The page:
Mortgage Rates Drop Yet Again to New Lows

It’s a limbo contest in the world of mortgage rates, and each week they’re scooting under the bar. The limbo “dance” dates back to the 1950s, and interestingly enough, the last time rates for 30-year fixed mortgages were as low as they are now was in April 1951.

Thirty-year fixed-rate mortgages (FRMs) have been under 5 percent for 23 weeks in a row, according to data gathered by Freddie Mac. This week, the GSE reports that the average 30-year rate fell again to break the survey’s all-time low, hitting 4.19 percent (0.8 point). Last week, it was 4.27 percent.

The 15-year FRM this week averaged a record low of 3.62 percent (0.7 point) in Freddie’s study, down from last week’s 3.72 percent. The 5-year adjustable-rate mortgage (ARM) tied its all-time survey low set last week at 3.47 percent (0.6 point).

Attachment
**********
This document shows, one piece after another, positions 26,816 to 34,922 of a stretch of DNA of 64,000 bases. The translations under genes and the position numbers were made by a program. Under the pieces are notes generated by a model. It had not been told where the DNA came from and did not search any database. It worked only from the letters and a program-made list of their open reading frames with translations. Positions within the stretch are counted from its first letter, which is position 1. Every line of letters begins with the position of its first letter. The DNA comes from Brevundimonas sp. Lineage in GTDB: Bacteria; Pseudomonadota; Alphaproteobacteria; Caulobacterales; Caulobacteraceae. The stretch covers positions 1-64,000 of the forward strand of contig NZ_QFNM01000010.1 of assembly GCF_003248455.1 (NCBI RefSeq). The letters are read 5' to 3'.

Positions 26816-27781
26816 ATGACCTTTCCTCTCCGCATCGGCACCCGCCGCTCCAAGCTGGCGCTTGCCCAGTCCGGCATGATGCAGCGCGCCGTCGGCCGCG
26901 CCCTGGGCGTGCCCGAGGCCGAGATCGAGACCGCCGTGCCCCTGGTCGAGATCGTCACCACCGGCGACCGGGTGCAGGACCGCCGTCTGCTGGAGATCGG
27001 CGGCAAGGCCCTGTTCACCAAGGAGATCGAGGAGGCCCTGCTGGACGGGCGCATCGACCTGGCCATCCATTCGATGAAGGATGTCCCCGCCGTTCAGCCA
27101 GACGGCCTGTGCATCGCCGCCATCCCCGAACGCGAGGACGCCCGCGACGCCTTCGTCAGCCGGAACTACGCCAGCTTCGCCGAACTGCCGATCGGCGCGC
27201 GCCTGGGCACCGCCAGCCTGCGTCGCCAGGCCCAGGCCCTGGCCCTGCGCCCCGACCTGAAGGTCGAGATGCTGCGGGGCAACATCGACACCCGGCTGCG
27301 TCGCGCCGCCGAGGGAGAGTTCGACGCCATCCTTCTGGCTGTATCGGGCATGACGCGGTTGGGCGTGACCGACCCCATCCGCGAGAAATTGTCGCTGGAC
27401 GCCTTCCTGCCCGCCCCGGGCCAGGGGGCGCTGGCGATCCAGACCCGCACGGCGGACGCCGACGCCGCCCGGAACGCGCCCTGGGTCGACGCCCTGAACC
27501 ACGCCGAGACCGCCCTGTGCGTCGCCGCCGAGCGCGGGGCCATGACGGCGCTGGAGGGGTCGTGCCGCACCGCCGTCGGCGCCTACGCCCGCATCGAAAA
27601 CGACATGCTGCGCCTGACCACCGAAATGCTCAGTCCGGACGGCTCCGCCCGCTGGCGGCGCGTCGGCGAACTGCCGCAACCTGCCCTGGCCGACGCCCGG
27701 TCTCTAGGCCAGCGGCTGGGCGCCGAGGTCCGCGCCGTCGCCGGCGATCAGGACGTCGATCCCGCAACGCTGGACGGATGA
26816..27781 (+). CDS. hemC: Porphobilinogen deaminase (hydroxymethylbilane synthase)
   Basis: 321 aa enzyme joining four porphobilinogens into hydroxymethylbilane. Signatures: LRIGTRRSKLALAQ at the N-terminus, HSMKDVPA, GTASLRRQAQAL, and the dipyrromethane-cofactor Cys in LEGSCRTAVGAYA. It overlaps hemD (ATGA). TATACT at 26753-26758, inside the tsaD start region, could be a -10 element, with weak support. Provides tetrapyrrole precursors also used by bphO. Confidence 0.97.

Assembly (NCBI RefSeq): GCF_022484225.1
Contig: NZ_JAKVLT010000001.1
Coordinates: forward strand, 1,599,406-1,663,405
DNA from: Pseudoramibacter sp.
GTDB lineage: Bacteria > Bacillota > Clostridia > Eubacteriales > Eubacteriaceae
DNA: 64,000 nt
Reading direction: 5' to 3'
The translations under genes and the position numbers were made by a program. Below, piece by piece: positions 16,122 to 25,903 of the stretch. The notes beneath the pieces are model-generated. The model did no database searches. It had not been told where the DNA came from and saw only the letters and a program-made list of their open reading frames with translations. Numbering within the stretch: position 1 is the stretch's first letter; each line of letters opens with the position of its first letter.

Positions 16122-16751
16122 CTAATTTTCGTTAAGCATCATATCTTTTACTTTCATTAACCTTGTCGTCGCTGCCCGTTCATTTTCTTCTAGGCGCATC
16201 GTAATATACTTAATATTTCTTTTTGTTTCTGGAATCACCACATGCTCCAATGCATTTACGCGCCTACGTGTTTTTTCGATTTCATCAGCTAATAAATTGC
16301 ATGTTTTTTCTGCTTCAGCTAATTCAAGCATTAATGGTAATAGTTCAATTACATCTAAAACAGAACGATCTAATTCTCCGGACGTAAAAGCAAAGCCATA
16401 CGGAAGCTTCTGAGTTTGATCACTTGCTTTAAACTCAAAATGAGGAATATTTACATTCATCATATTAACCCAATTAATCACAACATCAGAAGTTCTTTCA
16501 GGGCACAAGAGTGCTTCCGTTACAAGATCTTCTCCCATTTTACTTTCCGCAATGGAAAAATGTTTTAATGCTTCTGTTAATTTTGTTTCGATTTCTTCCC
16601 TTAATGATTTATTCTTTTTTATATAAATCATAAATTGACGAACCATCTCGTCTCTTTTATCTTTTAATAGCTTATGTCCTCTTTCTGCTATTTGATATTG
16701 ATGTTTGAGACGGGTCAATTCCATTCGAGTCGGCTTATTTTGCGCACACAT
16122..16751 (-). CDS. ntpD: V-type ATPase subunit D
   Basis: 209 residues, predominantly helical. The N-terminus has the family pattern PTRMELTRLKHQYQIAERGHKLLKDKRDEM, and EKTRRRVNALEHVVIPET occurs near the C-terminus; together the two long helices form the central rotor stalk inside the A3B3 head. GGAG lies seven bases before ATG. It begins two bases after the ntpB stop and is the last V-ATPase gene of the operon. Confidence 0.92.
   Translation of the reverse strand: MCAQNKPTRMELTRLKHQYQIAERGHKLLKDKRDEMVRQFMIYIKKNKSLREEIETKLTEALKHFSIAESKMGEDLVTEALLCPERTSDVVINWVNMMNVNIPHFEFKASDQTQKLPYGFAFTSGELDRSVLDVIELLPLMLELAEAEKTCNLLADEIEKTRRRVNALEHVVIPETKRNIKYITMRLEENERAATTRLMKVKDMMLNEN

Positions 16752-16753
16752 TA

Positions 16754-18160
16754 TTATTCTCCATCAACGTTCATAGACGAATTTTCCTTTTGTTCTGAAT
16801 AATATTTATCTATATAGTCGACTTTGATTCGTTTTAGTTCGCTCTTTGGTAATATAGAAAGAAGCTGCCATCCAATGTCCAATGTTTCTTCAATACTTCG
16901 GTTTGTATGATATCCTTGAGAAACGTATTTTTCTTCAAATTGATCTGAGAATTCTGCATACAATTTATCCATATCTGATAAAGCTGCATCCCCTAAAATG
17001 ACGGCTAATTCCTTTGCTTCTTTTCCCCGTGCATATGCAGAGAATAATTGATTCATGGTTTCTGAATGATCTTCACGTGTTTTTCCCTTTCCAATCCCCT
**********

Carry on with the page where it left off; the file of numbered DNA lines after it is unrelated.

Frank Nothaft, VP and chief economist for Freddie Mac explained that long-term bond yields, and subsequently fixed mortgage rates, continued to ease this week because September’s lackluster employment report released Friday held no big surprises or shocks for the financial markets.

Nothaft also noted that historically, low rates have spurred mortgage refinancing waves. The Mortgage Bankers Association (MBA) reported Wednesday that applications for refinance jumped 24 percent last week to their strongest pace since April of 2009.

“The Bureau of Economic Analysis estimates that homeowners held an average effective mortgage rate of 6.07 percent in the second quarter of 2010,” Nothaft said. “By refinancing into this week’s 30-year fixed-rate mortgage, the average homeowner could save over $230 a month in principal and interest payments on a $200,000 loan balance.”

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